Where to watch
Australia vs Scotland kicks off at 4pm BST on Sunday 17 October. Live coverage is available on ITV HD and BBC Radio 5 Live.
Of the northern vs southern hemisphere duels in the Rugby World Cup quarter-finals, Australia and Scotland's meeting at Twickenham is perhaps the most one-sided on paper. The Scots have won just two of the pair's meetings stretching back over the past 30 years, and though their recent record is good it is hard to see past the dominant Wallabies.
Michael Chieka's side went from contenders to near-favourites in the space of seven second-half minutes against Wales last weekend. Reduced to 13-men, Wales appeared certain to breach their narrow lead by Australia kept them at bay in one of the great defensive displays seen in the Rugby World Cup.
They continue to be led by the brilliant Bernard Foley, arguably the player of the pool stage and his nerveless demeanor from the floor means Australia have some substance behind their free-flowing attacking game. The bruising encounter with the Welsh means they will be without two key players in the form of Israel Folau and David Pocock but there are able replacements waiting in the wings.
The question is will the physical effects of the win over Wales, which saw them avoid a meeting with world champions New Zealand until at least the final, undermine them against Scotland? Vern Cotter's side, who have been boosted by the overturning of Mike Ross and Jonny Gray's three-week bans, edged through to the last eight after overcoming Samoa in a thrilling game, proving they can prevail in an open contest.
Whether Scotland's open style, which worked in flashes in the pool stage in the second halves of wins over Japan and USA can pay off against a higher standard of opponent is perhaps the key to the game. Nevertheless, Greg Laidlaw has been imperious for Cotter's side and is pivotal to any hopes of a shock. The Gloucester half-back kicked the winning drop goal to beat Australia in 2012 and will be relied upon to produce similar heroics.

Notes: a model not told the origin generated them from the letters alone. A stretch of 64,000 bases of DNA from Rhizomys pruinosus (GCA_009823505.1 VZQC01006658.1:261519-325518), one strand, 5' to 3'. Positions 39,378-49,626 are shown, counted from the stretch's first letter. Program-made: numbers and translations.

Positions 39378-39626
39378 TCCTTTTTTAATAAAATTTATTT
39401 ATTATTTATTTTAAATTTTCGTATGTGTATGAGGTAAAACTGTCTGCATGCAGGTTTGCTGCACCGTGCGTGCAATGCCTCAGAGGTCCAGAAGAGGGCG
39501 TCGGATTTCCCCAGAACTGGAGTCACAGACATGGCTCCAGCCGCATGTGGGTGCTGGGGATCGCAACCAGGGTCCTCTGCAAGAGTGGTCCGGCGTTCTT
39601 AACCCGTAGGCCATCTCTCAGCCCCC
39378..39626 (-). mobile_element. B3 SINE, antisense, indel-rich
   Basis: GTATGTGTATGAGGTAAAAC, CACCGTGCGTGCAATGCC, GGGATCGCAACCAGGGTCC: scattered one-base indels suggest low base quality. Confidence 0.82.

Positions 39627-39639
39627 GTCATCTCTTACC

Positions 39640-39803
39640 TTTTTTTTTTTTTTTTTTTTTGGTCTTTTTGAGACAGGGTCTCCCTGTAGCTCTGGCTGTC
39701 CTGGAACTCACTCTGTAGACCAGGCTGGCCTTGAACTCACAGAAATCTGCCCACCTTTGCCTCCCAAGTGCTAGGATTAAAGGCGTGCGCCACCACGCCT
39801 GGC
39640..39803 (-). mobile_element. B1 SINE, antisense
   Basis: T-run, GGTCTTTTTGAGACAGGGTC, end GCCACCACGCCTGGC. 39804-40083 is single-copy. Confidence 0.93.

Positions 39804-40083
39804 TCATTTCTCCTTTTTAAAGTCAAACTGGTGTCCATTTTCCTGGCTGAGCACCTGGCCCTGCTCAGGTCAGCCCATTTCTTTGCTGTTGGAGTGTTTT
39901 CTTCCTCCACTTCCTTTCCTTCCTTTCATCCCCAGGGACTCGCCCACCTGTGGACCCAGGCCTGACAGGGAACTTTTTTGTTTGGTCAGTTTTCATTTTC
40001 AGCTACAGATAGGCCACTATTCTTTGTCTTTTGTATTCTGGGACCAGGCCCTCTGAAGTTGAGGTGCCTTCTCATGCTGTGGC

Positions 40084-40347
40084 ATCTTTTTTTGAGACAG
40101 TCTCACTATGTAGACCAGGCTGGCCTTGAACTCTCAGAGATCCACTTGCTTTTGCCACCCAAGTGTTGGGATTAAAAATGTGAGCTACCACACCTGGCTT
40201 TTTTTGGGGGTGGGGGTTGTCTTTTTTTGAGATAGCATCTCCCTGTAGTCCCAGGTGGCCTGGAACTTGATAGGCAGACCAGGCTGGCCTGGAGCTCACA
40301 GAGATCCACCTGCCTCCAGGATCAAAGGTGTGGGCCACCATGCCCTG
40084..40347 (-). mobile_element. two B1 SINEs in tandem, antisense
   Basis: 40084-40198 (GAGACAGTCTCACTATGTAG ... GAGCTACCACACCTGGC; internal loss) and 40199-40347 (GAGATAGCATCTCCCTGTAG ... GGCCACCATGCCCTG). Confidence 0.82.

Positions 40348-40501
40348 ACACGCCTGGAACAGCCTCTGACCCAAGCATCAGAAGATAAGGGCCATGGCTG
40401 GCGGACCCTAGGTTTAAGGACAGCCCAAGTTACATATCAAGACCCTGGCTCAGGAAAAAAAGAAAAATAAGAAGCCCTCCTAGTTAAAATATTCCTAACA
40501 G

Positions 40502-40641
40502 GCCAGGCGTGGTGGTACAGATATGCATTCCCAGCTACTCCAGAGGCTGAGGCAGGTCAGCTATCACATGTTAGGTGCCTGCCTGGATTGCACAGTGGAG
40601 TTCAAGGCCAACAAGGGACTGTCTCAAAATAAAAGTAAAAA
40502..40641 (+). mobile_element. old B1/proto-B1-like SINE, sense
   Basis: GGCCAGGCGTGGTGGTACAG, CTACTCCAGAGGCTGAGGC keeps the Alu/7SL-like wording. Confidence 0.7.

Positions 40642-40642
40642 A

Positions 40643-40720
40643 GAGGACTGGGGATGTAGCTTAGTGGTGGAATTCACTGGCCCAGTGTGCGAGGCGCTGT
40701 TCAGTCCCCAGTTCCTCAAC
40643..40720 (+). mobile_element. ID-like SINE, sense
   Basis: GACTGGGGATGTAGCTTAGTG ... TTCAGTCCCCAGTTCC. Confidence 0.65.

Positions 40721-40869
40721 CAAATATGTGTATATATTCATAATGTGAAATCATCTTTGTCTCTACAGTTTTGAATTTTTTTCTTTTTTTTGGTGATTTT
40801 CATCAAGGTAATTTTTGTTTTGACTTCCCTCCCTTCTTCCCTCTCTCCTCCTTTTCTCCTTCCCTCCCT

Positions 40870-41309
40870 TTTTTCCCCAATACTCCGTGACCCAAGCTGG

Australia: 15. Kurtley Beale, 14. Adam Ashley-Cooper, 13. Tevita Kuridrani, 12. Matt Giteau, 11. Drew Mitchell, 10. Bernard Foley, 9. Will Genia; 1. Scott Sio, 2. Stephen Moore, 3. Sekope Kepu, 4. Kane Douglas, 5. Rob Simmons, 6. Scott Fardy, 7. Michael Hooper, 8. Ben McCalman.
Replacements: 16. Tatafu Polota-Nau, 17. James Slipper, 18. Greg Holmes, 19. Dean Mumm, 20. Sean McMahon, 21. Nick Phipps, 22. Matt Toomua, 23. Quade Cooper.
Scotland: 15. Stuart Hogg 14. Sean Maitland 13. Mark Bennett 12. Peter Horne 11. Tommy Seymour 10. Finn Russell 9. Greig Laidlaw; 1. Alasdair Dickinson 2. Fraser Brown 3. WP Nel 4. Tim Swinson 5. Richie Gray 6. Blair Cowan 7. John Hardie 8. Dave Denton
Replacements: 16. Kevin Bryce 17. Gordon Reid 18. Jon Welsh 19. Alasdair Strokosch 20. Josh Strauss 21. Henry Pyrgos 22. Richie Vernon 23. Sean Maitland
What the coaches say
Michael Cheika: "I've seen a lot of the Scottish players say they can win and they can. They can. That's the reality of sport. There's two teams on the field, one's going to win.
"What we need to do is make sure our mindset is really clear on what we're prepared to do to get that victory. We don't think we are [favourites]. No one was saying that about us however many months ago it was. Things aren't that different, it's a day to day proposition.
"What happens on the day between the two teams over 80 minutes, the intent, the effort, the work rate, the preparedness to go through the pain. All those other memories are things you flick over when you're looking back or you're watching the TV show showing the history of something."
Vern Cotter: "It's always nice to be part of the final eight of any qualifying competition, the guys are very excited about being here. We will go into this game with the belief that we can compete with and dominate a very strong Australian team, and move forward to the last four.
"They are a front-foot momentum team so defence will be key but also getting our hands on the ball and expressing ourselves as we like to. I'd like to hold them back and stop them getting over that advantage line or getting any momentum. They're favourites not only to beats us but to go on and win the World Cup. They're in a pretty comfortable position.
"Once we get a hand on the ball we need to be effective and score points every time. We know they're a team who are at their most dangerous at the end of the game. They've pulled away from good teams right at the end, so any minor lack of concentration and we'll pay the price.
"The focus is getting a grip on them. We'll play our game but stay with it for 80 minutes. It's going to be right to the end. We'd like to think if we start well we can keep with them."
1pm: Ireland vs Argentina (Millennium Stadium)